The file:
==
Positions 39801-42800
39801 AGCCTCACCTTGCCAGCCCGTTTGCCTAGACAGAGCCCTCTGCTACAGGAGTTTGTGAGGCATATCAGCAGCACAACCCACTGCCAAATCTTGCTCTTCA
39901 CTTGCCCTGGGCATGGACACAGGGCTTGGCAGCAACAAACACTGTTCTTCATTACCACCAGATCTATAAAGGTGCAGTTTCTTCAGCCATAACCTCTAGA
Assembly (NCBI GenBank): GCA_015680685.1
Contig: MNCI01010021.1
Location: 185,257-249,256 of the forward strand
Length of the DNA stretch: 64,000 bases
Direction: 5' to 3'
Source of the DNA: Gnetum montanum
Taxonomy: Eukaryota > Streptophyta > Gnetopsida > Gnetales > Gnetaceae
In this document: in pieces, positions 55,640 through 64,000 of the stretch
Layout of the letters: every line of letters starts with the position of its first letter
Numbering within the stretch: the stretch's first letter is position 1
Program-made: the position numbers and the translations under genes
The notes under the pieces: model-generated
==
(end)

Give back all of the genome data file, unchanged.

Positions 39801-42800
39801 AGCCTCACCTTGCCAGCCCGTTTGCCTAGACAGAGCCCTCTGCTACAGGAGTTTGTGAGGCATATCAGCAGCACAACCCACTGCCAAATCTTGCTCTTCA
39901 CTTGCCCTGGGCATGGACACAGGGCTTGGCAGCAACAAACACTGTTCTTCATTACCACCAGATCTATAAAGGTGCAGTTTCTTCAGCCATAACCTCTAGA
Assembly (NCBI GenBank): GCA_015680685.1
Contig: MNCI01010021.1
Location: 185,257-249,256 of the forward strand
Length of the DNA stretch: 64,000 bases
Direction: 5' to 3'
Source of the DNA: Gnetum montanum
Taxonomy: Eukaryota > Streptophyta > Gnetopsida > Gnetales > Gnetaceae
In this document: in pieces, positions 55,640 through 64,000 of the stretch
Layout of the letters: every line of letters starts with the position of its first letter
Numbering within the stretch: the stretch's first letter is position 1
Program-made: the position numbers and the translations under genes
The notes under the pieces: model-generated